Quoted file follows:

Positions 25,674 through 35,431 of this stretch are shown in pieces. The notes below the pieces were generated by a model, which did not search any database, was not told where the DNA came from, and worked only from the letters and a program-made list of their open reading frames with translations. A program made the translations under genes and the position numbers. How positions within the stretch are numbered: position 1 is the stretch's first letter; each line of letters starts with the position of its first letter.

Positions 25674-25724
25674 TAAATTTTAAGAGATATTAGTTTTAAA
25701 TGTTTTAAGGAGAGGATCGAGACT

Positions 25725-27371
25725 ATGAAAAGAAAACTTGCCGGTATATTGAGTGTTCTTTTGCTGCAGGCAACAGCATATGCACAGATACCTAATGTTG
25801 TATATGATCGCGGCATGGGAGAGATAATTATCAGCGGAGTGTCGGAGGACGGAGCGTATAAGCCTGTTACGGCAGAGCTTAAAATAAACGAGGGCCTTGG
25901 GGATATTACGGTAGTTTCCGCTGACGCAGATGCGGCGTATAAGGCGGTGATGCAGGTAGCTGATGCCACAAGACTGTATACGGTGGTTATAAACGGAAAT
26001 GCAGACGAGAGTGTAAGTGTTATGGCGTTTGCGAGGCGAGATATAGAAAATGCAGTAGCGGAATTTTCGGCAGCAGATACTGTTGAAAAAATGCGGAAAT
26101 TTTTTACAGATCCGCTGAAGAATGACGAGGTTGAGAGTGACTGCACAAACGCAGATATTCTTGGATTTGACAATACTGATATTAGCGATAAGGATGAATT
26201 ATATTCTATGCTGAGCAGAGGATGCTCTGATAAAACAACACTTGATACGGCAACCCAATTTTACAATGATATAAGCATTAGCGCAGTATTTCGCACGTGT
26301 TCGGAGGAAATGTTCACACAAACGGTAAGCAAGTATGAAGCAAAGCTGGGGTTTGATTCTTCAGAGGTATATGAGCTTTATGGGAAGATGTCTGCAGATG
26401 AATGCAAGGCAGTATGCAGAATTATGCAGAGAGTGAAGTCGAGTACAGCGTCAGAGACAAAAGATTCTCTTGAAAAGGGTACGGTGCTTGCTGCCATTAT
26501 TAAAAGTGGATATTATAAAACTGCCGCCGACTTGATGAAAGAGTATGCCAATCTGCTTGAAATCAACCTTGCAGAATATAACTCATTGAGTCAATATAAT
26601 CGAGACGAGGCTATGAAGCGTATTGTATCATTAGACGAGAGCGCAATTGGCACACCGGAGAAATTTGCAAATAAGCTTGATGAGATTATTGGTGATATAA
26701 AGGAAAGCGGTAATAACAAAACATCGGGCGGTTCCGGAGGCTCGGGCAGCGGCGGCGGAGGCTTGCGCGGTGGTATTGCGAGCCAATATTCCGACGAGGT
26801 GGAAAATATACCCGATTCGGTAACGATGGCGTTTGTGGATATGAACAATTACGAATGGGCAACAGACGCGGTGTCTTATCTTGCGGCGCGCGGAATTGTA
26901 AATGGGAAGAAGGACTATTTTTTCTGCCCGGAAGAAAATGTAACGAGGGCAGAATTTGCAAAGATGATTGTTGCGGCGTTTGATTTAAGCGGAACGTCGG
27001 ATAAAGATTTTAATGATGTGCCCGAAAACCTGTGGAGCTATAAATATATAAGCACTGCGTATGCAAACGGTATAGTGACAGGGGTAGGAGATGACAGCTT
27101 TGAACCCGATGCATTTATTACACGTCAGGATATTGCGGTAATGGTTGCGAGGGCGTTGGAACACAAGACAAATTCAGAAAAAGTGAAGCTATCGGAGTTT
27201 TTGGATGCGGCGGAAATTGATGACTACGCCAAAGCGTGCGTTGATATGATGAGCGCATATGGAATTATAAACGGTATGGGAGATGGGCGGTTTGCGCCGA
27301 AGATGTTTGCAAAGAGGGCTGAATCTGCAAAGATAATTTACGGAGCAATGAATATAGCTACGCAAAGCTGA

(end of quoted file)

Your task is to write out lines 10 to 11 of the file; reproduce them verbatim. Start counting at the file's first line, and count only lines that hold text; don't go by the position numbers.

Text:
26101 TTTTTACAGATCCGCTGAAGAATGACGAGGTTGAGAGTGACTGCACAAACGCAGATATTCTTGGATTTGACAATACTGATATTAGCGATAAGGATGAATT
26201 ATATTCTATGCTGAGCAGAGGATGCTCTGATAAAACAACACTTGATACGGCAACCCAATTTTACAATGATATAAGCATTAGCGCAGTATTTCGCACGTGT